As the Federal Trade Commission kicks off its highly anticipated public Town Hall forum on digital advertising tracking, targeting and technologies, industry players and consumer privacy watchdogs are doing all they can to ensure the commission takes their views into consideration. From consumer education efforts to concerns about racial profiling, the next two days promise to squeeze in an array of topics with one thing in common: digital consumer data.
Over the next two days, representatives of companies including Facebook and Yahoo, advocacy groups such as World Privacy Forum and trade organizations like the Interactive Advertising Bureau will convene in Washington, D.C., for the event. The FTC’s discussion agenda will cover data usage and protection, privacy disclosure, industry self-regulation, and most dominant in the schedule, behavioral targeting. Despite what’s planned, Google’s still-proposed acquisition of DoubleClick and the data-driven lead generation industry, both currently being inspected by the FTC, will most likely be debated.
In a 65-page draft statement expected to be submitted to the FTC today, the Center for Digital Democracy and U.S. Public Interest Research Group make a far-reaching appeal for more stringent regulation of user tracking, data mining and behavioral targeting, suggesting the “online advertising industry continues to run roughshod over basic privacy rights” in these and other areas.
One point of contention appears to be the cute names marketers give to audience segments, such as “Shopaholics” and “Lonely Hearts.” According to the report, the “often-flippant taxonomy…masks the crass, manipulative nature of such digital stereotyping.”
Other targets of the statement are Google’s proposed acquisition of DoubleClick, and the use of behavioral targeting in social sites frequented by youth. The paper also suggests the commission inspect the role of behavioral targeting and online ads in promoting subprime mortgages, and how marketers use “racial profiling and ethnic identification” to target ads.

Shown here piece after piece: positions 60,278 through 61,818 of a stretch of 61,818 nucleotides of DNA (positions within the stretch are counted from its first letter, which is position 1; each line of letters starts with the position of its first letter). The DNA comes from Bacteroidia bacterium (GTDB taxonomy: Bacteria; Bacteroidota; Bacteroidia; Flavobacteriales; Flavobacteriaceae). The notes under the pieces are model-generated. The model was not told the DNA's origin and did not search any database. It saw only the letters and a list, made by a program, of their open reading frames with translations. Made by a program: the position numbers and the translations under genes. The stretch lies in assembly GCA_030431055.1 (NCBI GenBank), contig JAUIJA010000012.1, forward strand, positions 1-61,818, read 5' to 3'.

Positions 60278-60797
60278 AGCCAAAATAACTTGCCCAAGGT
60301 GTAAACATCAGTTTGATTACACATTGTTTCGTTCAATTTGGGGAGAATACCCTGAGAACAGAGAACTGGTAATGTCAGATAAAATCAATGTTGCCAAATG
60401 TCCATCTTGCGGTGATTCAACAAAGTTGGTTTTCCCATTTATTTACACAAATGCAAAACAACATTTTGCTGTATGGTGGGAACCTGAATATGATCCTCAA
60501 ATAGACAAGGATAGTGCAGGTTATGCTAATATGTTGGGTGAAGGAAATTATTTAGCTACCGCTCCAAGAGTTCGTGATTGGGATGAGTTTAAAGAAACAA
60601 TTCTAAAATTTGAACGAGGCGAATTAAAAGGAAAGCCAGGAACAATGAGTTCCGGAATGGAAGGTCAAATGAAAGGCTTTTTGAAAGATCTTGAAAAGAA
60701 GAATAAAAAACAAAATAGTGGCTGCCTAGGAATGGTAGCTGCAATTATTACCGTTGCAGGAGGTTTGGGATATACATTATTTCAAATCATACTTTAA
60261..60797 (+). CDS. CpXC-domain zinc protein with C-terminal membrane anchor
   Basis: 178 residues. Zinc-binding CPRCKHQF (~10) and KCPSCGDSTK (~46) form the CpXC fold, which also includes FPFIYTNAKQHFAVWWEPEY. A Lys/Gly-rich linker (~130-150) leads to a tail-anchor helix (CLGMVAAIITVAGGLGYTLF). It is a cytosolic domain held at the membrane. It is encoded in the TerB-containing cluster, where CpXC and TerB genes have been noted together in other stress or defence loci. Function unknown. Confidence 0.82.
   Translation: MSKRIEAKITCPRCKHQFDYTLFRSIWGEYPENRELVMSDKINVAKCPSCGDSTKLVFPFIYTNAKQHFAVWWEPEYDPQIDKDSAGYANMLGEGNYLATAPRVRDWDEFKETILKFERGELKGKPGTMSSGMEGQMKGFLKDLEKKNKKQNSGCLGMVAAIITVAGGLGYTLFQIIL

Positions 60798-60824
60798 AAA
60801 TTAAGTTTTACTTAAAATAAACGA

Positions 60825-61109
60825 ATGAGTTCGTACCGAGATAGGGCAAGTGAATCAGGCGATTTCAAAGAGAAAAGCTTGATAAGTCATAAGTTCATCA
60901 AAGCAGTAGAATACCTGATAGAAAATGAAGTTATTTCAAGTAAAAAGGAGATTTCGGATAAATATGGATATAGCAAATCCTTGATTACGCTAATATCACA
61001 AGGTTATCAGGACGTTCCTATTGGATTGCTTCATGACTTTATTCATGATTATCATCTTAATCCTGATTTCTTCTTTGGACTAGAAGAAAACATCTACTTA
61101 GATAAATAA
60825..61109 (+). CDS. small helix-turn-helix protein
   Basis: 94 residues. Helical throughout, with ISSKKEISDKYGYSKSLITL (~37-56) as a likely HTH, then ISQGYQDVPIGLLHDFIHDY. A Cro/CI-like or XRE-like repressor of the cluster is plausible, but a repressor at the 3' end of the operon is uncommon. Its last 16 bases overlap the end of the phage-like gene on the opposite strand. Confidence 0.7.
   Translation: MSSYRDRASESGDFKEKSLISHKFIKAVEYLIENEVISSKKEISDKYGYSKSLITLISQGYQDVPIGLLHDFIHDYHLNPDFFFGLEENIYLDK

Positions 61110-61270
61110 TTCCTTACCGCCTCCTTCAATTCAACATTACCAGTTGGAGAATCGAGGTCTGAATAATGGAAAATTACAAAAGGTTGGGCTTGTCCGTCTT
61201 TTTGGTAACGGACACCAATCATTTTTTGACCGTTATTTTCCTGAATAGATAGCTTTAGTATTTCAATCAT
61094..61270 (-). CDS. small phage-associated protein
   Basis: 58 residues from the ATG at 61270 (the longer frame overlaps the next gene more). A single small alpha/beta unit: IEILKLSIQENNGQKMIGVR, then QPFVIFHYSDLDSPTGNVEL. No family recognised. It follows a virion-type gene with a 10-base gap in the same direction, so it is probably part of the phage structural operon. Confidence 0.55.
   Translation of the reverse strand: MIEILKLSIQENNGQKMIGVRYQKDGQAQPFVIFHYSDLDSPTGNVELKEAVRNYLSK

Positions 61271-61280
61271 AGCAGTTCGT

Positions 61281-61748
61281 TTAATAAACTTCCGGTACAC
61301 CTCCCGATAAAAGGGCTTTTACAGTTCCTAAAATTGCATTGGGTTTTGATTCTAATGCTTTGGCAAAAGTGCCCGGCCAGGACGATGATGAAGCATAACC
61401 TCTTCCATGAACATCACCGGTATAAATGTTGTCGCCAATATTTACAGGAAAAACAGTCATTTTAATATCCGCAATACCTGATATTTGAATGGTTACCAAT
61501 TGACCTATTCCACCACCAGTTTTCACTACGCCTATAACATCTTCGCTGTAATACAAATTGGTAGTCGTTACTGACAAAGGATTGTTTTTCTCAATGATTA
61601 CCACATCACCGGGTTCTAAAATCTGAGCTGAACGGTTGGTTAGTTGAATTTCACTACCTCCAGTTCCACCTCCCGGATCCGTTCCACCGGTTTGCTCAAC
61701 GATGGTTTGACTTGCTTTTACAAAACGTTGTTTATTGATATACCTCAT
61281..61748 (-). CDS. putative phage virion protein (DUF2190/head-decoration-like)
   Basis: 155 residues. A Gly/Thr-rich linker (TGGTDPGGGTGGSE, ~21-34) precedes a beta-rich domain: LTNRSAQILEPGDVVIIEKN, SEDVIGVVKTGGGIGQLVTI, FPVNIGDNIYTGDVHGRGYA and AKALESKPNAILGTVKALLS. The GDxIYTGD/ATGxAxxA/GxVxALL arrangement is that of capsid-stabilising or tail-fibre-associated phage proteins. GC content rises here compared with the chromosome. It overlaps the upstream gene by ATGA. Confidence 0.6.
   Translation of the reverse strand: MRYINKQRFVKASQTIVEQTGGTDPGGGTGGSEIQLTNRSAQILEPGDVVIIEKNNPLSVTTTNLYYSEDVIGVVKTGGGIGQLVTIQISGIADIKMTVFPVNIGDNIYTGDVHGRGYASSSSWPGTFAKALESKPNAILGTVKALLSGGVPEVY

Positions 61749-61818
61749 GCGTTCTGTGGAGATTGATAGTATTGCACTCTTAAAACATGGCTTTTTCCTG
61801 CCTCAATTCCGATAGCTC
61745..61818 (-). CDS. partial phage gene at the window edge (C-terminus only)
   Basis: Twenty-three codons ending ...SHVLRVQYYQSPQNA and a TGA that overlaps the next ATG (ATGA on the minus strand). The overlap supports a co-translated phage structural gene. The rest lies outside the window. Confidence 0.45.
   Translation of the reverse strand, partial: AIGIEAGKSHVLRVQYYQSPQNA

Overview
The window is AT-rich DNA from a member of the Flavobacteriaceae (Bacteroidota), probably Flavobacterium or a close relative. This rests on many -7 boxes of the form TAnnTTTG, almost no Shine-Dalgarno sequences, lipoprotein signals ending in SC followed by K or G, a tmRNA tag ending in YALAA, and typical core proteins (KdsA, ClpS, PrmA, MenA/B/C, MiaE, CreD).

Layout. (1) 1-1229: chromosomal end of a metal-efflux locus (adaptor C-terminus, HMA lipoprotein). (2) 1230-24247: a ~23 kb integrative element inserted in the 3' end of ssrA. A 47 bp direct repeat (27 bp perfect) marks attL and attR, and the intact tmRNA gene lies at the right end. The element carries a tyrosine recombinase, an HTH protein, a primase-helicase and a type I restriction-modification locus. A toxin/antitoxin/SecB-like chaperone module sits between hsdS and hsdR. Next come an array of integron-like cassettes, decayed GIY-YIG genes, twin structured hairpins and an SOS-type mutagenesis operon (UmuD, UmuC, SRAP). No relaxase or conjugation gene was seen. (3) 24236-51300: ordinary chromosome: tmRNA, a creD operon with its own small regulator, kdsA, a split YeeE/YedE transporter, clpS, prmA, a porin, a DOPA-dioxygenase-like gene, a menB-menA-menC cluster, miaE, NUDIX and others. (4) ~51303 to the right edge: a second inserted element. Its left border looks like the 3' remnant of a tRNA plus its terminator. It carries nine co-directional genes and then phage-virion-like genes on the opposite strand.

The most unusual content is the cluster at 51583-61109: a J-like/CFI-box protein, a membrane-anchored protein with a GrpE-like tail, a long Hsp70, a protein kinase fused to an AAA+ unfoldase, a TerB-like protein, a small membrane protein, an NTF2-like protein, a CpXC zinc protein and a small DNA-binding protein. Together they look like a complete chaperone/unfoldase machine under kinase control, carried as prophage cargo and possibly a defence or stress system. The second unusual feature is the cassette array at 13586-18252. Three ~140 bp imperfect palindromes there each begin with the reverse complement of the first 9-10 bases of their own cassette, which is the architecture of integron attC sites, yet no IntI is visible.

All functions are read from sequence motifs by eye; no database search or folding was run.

In preparation for the conference, yesterday other consumer advocacy and privacy groups including the Center for Democracy and Technology, Consumer Federation of America and Electronic Frontier Foundation called on the commission to implement a “Do Not Track List.” They claim the Do Not Call-inspired list would afford consumers more control of their personal information gathered online.
The yet-to-be-created privacy guard is contingent upon nonexistent browser technologies and eventual industry compliance. It would operate by requiring companies that drop persistent tracking technologies on users’ computers (read: advertisers, agencies, ad networks, site publishers and third-party technology firms) to register all domains of servers placing those technologies, typically cookies, on users’ computers.
“We need real browser controls and the browser companies would need to look at that,” CDT Deputy Director Ari Schwartz told ClickZ News.